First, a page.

At the beginning of any new project I start with a research phase. Depending on the project and type of engagement this could be a huge piece of work. For example if I was working in a new domain, for a new client or the project was outside of anything I’d tackled, I might look to collaborate with a dedicated researcher, working within the team - somebody with a background in applied research, both qualitative and quantitative.
On the other hand, it could be a relatively quick and painless process. When working for an existing client on incremental changes to a service where many aspects are already known and knowledge of the audience is intimate, it is more realistic to understand that a huge research budget won't be available - This is often my situation today and very common in general.
Guerrilla in the room
I’m an innie (in-house designer) on a small multi-disciplinary team. Any research role is likely going to fall onto my shoulders. Guerrilla User Research is the order of the day. This can be achieved in many ways. Below are ways I’ve made it work for me.
There are a couple of great books that cover this topic if you’re interested in a bit more detail. Try Leah Buley’s excellent “The User Experience Team Of One” published by Rosenfeld and “Undercover User Experience Design” by Cennydd Bowles and James Box on New Riders. Both of these titles have earned their place on my UX Bookshelf.
Down to business
While finding out about customers or users is massively important, it’s also imperative that I’m able to bring the business along. This is where I start. After all, the work I’m doing is for them. They are paying my bills and allowing me to do this exciting work for a living.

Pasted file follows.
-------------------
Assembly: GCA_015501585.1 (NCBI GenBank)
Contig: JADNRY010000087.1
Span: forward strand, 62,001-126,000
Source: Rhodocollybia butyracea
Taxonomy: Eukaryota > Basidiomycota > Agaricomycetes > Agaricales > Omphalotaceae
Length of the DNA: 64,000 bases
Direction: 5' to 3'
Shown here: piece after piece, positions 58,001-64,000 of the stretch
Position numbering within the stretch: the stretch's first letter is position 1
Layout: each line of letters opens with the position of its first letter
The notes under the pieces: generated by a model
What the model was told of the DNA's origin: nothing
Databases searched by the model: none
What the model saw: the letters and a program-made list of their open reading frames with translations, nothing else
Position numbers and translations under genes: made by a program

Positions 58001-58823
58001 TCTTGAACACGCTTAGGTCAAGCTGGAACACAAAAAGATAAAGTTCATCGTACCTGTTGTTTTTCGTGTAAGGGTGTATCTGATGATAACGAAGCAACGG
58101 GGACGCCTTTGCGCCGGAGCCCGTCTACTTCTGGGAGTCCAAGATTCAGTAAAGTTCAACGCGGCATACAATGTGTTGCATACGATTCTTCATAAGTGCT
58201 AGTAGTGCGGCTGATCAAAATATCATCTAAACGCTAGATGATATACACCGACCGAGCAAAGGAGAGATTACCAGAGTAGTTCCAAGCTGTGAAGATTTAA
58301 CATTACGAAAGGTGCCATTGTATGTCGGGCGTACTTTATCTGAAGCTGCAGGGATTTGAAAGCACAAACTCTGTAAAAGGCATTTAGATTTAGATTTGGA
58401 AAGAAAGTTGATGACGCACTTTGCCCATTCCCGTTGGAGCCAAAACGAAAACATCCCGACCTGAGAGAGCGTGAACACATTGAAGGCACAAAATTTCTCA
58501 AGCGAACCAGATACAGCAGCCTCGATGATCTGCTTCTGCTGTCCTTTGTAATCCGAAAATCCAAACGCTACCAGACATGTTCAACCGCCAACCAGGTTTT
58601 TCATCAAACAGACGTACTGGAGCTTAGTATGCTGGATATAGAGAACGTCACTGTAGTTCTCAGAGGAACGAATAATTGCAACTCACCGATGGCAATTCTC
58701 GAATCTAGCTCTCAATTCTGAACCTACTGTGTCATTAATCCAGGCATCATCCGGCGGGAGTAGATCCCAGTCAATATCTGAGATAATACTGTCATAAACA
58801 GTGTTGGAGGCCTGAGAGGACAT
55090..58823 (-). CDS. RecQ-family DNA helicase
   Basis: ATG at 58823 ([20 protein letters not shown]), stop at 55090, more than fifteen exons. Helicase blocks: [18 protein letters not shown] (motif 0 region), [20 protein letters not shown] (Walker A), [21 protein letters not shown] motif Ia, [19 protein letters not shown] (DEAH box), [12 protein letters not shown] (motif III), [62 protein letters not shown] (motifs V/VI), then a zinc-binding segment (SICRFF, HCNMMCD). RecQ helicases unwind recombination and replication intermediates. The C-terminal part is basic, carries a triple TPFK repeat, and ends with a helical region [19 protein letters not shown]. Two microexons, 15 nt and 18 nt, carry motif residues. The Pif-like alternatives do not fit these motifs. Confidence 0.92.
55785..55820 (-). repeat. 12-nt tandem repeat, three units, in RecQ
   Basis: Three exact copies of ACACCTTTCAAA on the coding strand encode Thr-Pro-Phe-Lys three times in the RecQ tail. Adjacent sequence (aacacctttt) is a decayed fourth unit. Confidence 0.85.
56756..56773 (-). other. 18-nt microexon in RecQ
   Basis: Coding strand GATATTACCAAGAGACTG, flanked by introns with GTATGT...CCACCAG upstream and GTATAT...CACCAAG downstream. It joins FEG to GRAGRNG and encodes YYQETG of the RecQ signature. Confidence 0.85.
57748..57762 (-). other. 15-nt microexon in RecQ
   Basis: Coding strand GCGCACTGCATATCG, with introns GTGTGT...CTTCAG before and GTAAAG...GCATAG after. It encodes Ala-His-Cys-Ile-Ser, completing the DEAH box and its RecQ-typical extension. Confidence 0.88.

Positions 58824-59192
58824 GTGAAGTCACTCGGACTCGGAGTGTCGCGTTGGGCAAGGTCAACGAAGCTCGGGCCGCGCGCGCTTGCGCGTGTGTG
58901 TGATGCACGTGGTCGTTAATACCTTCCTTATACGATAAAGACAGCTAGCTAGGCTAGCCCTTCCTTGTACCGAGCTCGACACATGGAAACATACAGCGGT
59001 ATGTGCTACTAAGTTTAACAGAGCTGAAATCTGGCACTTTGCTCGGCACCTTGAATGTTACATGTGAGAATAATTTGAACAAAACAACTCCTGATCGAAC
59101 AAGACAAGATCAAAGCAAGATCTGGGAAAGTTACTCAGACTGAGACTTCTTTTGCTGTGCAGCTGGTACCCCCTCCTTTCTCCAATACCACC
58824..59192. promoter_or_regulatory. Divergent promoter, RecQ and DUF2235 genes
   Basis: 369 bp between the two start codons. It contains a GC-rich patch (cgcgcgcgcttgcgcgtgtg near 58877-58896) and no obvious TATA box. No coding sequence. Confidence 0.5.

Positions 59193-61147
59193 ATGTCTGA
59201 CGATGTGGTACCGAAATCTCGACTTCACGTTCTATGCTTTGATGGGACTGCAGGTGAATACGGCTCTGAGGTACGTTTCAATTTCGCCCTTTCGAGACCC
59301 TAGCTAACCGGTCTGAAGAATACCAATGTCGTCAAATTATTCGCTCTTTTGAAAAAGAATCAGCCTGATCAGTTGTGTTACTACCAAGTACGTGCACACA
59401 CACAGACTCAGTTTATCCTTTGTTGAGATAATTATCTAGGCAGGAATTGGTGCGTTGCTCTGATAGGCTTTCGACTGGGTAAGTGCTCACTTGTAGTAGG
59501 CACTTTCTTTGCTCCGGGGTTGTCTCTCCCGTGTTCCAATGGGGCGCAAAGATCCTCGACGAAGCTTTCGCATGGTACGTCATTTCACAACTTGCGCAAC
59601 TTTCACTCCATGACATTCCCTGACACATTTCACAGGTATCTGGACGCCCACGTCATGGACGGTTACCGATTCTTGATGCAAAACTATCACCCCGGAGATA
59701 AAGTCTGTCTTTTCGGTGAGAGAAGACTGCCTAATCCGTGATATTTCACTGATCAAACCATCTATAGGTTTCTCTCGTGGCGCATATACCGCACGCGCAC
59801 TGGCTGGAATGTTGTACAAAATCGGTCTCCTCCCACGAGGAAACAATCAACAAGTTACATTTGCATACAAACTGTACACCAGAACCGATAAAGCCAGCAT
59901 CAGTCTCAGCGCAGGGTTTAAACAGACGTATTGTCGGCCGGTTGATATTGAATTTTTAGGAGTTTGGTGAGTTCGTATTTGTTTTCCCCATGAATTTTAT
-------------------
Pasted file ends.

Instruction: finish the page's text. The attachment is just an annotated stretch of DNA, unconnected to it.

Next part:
Understanding why a project exists, what its aims are and how its success will be measured are the first things I like to learn about any new engagement.
It’s not to say business objectives live in a bubble, no. Creating value for customers by offering a product that is useful, useable and desirable in any market will have a benefit to the company, both in reputation and financially.
Working in businesses with multiple stakeholders can test the ‘softer’ UX skill set. Empathy dials will need to be turned up to 11 and priority balancing skills get a good testing.
As somebody who is naturally interested in people I tend to use my listening skills, to tap into the real problem to be solved and gently bring all stakeholders along, once people understand I’m only there to support their objectives and will help them deliver whatever it is we’re designing together, the project success chances are raised.
Who is the customer? Using existing knowledge to find out
I’ve taken many opportunities to learn more about our audience and customers. First port of call is talking with front line staff, reading transcripts and listening to recordings. Recordings? Yes, the recordings we get when the IVR system kicks in and lets callers know that ‘This call is being recorded for training and monitoring purposes’. Okay so it didn’t say that the training was for UX folk, but anyway…
Ive worked in businesses where the Marketing team have reims of customer data that they’re happy to share, demographic data, profiles, motivations etc which can help in a great deal in the creation of personas and other artefacts that can help you learn more.